Houthis organize traffic in the capital
Yemen Times — 28 October 2014
In spite of the Houthis’ claims of good intentions, some drivers are complaining about their inability to properly manage traffic. “Armed Houthi men have no experience and no training in traffic management and are therefore unequipped to manage intersections,” says Ameen Abdulbary, while impatiently waiting to pass one of Hayal Street’s crossroads. Unfamiliar with basic traffic signs, Houthis are at times accused by of causing, rather than preventing, traffic jams. Others defend the Houthis’ “noble goal” of disburdening their fellow citizens. Majdi Abubaker, a driver who thinks that Houthis’ traffic signals should be respected, commends their “service” as helpful in resolving traffic jams.

Yemen’s Al Houthis demand recruitment in army
Gulf News — 26 October 2014
Al Houthi rebels have demanded the newly appointed government to recruit thousands of their supporters into the army and security forces, a month after they tightened their grip on Sana’a and many other provinces in northern Yemen. Al Houthi rebels have been in the centre of the political landscape in the troubled country since they gained control of key government buildings in the capital on September 21. They forced the government to resign and forced it to reverse the controversial lifting of fuel subsidies.

Houthis to officially join police
Yemen Times — 30 October 2014
Sana’a’s police announced on Tuesday that members of the Houthis will officially be made a part of the security apparatus within the upcoming days. Colonel Abdulrazaq Al-Moayed, the security chief of Sana’a, told Azal TV Channel on Tuesday that Houthi members in Sana’a will receive security training before they start working with the police.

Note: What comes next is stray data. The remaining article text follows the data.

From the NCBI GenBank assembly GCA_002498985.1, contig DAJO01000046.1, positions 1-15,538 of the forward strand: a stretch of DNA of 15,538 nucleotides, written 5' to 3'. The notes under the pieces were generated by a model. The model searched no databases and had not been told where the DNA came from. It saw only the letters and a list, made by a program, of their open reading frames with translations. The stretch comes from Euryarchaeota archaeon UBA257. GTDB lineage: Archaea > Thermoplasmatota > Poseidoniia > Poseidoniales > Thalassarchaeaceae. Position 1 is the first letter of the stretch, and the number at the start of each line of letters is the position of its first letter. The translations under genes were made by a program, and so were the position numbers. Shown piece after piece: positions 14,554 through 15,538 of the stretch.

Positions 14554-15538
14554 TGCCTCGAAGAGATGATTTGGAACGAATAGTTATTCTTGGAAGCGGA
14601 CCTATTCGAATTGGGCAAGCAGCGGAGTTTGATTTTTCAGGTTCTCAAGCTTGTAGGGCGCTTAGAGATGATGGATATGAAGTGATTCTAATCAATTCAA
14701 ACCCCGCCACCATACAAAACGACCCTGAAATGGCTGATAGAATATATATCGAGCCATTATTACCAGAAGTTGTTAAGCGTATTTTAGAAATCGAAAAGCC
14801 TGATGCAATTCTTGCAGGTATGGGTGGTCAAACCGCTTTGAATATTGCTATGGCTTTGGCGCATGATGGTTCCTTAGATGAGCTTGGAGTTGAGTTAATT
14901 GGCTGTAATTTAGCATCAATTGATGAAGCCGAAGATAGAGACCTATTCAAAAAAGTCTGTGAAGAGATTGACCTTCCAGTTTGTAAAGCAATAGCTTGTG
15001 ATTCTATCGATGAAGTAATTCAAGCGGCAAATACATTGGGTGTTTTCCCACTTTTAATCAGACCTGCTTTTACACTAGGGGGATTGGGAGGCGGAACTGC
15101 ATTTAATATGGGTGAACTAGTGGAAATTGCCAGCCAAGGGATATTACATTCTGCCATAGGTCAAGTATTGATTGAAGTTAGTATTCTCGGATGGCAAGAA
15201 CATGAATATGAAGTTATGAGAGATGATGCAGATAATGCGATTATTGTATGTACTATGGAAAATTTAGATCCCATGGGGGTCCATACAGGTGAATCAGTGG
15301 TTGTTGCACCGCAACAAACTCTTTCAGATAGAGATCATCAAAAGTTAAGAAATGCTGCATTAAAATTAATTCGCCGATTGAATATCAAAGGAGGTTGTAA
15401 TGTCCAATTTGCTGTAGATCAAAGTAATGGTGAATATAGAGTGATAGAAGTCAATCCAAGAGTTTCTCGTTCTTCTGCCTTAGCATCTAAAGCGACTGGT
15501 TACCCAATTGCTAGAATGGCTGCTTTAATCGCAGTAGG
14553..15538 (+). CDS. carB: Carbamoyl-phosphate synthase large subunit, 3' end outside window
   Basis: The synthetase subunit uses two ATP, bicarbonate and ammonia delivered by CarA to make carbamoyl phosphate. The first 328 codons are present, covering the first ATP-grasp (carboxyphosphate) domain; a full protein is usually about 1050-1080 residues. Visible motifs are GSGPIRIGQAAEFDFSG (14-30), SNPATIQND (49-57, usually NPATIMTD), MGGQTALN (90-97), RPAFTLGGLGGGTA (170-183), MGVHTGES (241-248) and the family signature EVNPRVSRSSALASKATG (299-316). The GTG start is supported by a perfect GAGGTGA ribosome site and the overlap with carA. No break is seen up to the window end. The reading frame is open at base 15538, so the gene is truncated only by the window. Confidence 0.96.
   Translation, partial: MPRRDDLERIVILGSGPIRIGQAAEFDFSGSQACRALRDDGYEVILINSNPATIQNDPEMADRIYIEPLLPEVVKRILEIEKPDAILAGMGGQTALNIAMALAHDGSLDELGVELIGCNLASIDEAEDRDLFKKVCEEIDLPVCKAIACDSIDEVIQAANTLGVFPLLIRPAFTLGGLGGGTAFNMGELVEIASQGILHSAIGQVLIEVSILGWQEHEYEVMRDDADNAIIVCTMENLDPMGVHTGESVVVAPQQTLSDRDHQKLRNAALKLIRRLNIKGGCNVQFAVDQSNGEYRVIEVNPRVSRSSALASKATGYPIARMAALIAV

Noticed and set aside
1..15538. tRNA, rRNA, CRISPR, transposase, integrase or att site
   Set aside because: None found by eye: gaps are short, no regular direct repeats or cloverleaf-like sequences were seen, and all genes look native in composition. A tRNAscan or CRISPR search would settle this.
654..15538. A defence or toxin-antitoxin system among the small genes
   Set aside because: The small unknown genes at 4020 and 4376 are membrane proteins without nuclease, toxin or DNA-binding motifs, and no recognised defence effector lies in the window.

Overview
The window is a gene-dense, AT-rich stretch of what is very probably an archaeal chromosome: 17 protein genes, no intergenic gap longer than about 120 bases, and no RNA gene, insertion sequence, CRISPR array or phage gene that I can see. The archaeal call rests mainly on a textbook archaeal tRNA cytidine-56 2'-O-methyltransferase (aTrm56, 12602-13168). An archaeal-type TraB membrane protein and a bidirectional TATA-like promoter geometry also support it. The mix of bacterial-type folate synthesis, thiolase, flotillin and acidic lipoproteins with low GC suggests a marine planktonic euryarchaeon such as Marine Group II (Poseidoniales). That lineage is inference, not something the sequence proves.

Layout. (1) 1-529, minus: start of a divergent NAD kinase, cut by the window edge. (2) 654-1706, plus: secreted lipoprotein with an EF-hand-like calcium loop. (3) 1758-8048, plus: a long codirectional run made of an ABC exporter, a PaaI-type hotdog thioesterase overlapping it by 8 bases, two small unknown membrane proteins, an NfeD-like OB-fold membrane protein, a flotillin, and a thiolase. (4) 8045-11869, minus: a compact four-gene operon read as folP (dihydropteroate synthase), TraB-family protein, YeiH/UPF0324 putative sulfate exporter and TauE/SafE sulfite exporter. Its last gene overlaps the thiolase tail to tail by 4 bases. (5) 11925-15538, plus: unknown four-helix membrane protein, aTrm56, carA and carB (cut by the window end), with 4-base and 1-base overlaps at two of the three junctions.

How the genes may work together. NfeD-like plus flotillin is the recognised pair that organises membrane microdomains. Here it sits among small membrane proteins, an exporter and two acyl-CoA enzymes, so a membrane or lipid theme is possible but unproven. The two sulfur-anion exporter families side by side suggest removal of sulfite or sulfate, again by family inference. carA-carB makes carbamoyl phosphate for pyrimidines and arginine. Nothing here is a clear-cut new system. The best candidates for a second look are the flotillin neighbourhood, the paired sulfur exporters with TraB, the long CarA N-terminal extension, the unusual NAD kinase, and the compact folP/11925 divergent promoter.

Yemen’s Houthis dismantle Sanaa airport road camp, gunmen remain
Al-Jazeera — 19 October 2014
Yemen’s Shi’ite Houthi group dismantled a protest camp blocking the country’s main airport in Sanaa on Sunday, authorities said, but was keeping its fighters on the streets of the recently seized capital. The dismantling of the encampment, which allowed traffic to move unobstructed between the airport and the capital for the first time in weeks, came as newly appointed Prime Minister Khaled Bahah, Yemen’s ambassador to the United Nations, flew back home to take up his post as part of an agreement aimed at stabilising the conflict-prone country.

Houthis break into state oil company
Yemen Times — 21 October 2014
More than twenty armed Houthis broke into the Sana’a office of the state-run Safer Exploration & Production Operations Company on Sunday, a source in the company told the Yemen Times. The employee chose to remain anonymous for fear of reprisal from the Houthis who have been stationed near the company for over a month. He said Houthis are guarding the gate of the company, searching every employee when they enter or leave the compound.

The Houthis Are Battling al Qaeda Amid a ‘Slow-Burning Coup’ in Yemen
VICE — 28 October 2014